She was clearly ahead of her time. Mae West was a liberated woman who loved sex and didn’t give a damn who knew it. Unshackled by the bonds of matrimony (although officially married twice), she had as many boyfriends as she cared to have and was completely unapologetic about any of it. Feared by many, despised by some, men wanted to be with her (and so did a few women) and women secretly wanted to be like her. Her blond hair and hourglass figure were her luxurious trademarks, and she made no bones about being an actress or that her acting was any good. She was just herself and that was enough. What gave her freedom from the repressive American society out of which she grew was her debonaire attitude of sophisticated charm, her sexy double entendres, and that shape. She was an original and that is what made her special. She was unashamedly and unabashedly herself regardless to whom she was talking. Hounded by groups who would censor her act, she never feigned decency or politically correct behavior because she didn’t care what the world thought of her. She knew that men desired her open and blatant sexuality, and she also knew that women feared her independence and liberation from the shackles of a repressive society that normally did not allow her kind of lifestyle. She rejected the hypocrisy of puritanical America, shunned monogamy as anachronistic and limiting, had sex with whom she wanted. What is so remarkable about her as a person and an entertainer is her charismatic ability to charm, entice, seduce just about everyone in the room. She was dead sure of herself as a woman, and she wasn’t going to let anyone around her forget who was in charge. The Hayes Bureau tried, often, to censor both her language and actions, and they often succeeded, but having watched her movies, I realize that it was her personae as the independent, liberated, sexual being that they could not contain, hold or censor. Her famous tag line, “Why don’t you come up and see me sometime” is loaded with sexual innuendo and bravado: she is the sexually active predator looking for some new action. This is her pick-up line. She says, “Honey, when I’m good, I’m good, but when I’m bad, I’m very good.” Implicit in her double entendre is a flawless reference to her own raw sexuality. When a young lady sees Mae for the first time, she exclaims, “Goodness,” to which Mae responds, “Darling, goodness had nothing to do with it.” The liberated sexuality of Mae West lies in stark contrast to the repressed Victorianism of the early Thirties that was just recovering from flappers and the wide-open partying of the Roaring Twenties. No one could contain Mae West, and she could steal a scene from heavyweights such as W. C. Fields or Cary Grant simply because she was so outrageously open about who she was. Contemporary performers such as Madonna or Cher could only wish they had the energy of this all-star diva.

On Mae West

She was clearly ahead of her time. Mae West was a liberated woman who loved sex and didn’t give a damn who knew it. Unshackled by the bonds of matrimony (although officially married twice), she had as many boyfriends as she cared to have and was completely unapologetic about any of it. Feared by many, despised by some, men wanted to be with her (and so did a few women) and women secretly wanted to be like her. Her blond hair and hourglass figure were her luxurious trademarks, and she made no bones about being an actress or that her acting was any good. She was just herself and that was enough. What gave her freedom from the repressive American society out of which she grew was her debonaire attitude of sophisticated charm, her sexy double entendres, and that shape. She was an original and that is what made her special. She was unashamedly and unabashedly herself regardless to whom she was talking. Hounded by groups who would censor her act, she never feigned decency or politically correct behavior because she didn’t care what the world thought of her. She knew that men desired her open and blatant sexuality, and she also knew that women feared her independence and liberation from the shackles of a repressive society that normally did not allow her kind of lifestyle. She rejected the hypocrisy of puritanical America, shunned monogamy as anachronistic and limiting, had sex with whom she wanted. What is so remarkable about her as a person and an entertainer is her charismatic ability to charm, entice, seduce just about everyone in the room. She was dead sure of herself as a woman, and she wasn’t going to let anyone around her forget who was in charge. The Hayes Bureau tried, often, to censor both her language and actions, and they often succeeded, but having watched her movies, I realize that it was her personae as the independent, liberated, sexual being that they could not contain, hold or censor. Her famous tag line, “Why don’t you come up and see me sometime” is loaded with sexual innuendo and bravado: she is the sexually active predator looking for some new action. This is her pick-up line. She says, “Honey, when I’m good, I’m good, but when I’m bad, I’m very good.” Implicit in her double entendre is a flawless reference to her own raw sexuality. When a young lady sees Mae for the first time, she exclaims, “Goodness,” to which Mae responds, “Darling, goodness had nothing to do with it.” The liberated sexuality of Mae West lies in stark contrast to the repressed Victorianism of the early Thirties that was just recovering from flappers and the wide-open partying of the Roaring Twenties. No one could contain Mae West, and she could steal a scene from heavyweights such as W. C. Fields or Cary Grant simply because she was so outrageously open about who she was. Contemporary performers such as Madonna or Cher could only wish they had the energy of this all-star diva.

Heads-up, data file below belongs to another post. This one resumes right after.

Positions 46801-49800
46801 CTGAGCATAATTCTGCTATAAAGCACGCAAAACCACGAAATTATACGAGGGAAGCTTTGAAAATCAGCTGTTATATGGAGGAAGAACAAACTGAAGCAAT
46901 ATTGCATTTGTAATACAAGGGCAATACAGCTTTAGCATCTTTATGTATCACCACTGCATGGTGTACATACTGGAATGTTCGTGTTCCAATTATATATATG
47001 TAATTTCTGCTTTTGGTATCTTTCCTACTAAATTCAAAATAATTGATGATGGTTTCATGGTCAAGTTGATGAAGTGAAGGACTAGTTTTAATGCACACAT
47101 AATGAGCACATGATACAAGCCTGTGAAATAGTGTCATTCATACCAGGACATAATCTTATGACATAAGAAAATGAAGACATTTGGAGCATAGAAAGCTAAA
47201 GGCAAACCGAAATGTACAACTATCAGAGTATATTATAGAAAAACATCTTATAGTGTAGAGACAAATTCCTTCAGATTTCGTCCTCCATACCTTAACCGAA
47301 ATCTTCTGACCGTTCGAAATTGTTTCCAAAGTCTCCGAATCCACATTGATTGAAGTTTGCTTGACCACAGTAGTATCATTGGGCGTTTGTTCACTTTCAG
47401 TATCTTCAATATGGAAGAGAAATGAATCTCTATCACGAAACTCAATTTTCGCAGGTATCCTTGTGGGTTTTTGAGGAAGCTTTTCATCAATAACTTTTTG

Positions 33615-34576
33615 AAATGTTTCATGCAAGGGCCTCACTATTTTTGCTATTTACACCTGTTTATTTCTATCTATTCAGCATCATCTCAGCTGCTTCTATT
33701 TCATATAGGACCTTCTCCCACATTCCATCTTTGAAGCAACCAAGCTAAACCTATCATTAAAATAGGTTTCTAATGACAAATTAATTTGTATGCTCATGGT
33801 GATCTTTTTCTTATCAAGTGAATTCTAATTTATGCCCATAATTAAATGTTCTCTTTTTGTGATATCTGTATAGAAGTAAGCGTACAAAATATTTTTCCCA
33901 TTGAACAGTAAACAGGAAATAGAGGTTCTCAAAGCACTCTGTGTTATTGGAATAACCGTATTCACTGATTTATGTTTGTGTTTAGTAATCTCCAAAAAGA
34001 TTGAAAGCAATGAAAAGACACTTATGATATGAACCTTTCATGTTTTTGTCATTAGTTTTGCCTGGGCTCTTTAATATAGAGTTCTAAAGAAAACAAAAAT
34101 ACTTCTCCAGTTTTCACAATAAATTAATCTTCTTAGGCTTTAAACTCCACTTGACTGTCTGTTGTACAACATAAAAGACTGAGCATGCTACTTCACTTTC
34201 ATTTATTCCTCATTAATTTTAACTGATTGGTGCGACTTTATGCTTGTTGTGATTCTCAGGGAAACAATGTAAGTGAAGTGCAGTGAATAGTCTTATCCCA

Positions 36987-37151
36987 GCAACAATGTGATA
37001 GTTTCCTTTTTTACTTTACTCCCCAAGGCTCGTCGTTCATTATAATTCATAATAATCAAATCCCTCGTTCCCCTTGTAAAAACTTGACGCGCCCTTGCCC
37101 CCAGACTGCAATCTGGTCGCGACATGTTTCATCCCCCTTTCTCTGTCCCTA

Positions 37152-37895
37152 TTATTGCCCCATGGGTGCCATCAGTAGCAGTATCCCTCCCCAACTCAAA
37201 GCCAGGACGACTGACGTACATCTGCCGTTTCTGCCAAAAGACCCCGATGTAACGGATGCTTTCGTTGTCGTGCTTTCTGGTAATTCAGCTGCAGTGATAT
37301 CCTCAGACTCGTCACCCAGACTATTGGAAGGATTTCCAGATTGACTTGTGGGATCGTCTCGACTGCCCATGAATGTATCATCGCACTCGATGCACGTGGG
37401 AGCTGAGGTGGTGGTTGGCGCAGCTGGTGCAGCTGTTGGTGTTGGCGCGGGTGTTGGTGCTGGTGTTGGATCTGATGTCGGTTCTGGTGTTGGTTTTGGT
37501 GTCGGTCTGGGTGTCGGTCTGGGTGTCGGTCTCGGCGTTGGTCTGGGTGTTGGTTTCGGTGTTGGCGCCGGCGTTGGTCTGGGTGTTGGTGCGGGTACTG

On towels

It is generally considered a good thing to pack a towel if you are traveling. At least, that’s what the thirty-second edition (inter-galactic edition, Buenos Aires, 2077) of the Hitchhiker’s Guide to the Galaxy suggests. Besides its general use for drying off after a shower, a towel can come in handy on inter-stellar flights with cold air-conditioning when you want to nap and your seat mate has taken the blankets. Folded, it makes a nice pillow. It can also be used as a matador’s cape if you find yourself alone and in a ring with a raging bull. If you can’t extricate yourself by running away, a towel is a nifty distraction for the bull to play with while you decide to run. Many travelers use their towel to wrap important or expensive bottles of non-standard beverages that they cannot get onto an airplane and must pack in a suitcase. Smaller items such as children, dogs, and ornamental statuary may also be wrapped in the towel for shipping. In case no napkins are provided, a towel can come in handy while eating lobster or brisket, depending on where you like to lunch. Of course, one never knows when one might be invited to the beach, and a towel is always handy at the beach. If you get invited to a friend’s house, you can always use your towel to dry the dishes after dinner. Towels have been used to wrap around the torso when one has been surprised in flagrante delicto doing something one should not do, especially if that something involves nakedness. Towels are often given as gifts when nothing better is at hand, but one should always make plans to replace a gifted towel. Towels make impromptu blankets for picnicking, although Terrellian fire ants should never be ignored. Ripped, torn or stain towels need to be cleaned, mended or replaced. You never want to get caught with your towel down. Towels have been seen being hoisted into place to catch a little wind by errant sailors who are down on their luck. A strange towel is always a great conversation starter or possible hook up line. If the hook up works, the towel will then have other applications as well. Never forget your towel after you are done and never leave a towel behind, which may or may not depend on how quickly you are leaving. Do not let bartenders use your towel to dry the bar. Although beer won’t stain your towel, it does leave a tell-tale smell. I carry an extra-full sized giant terry cloth towel because you never know what you might need to cover up.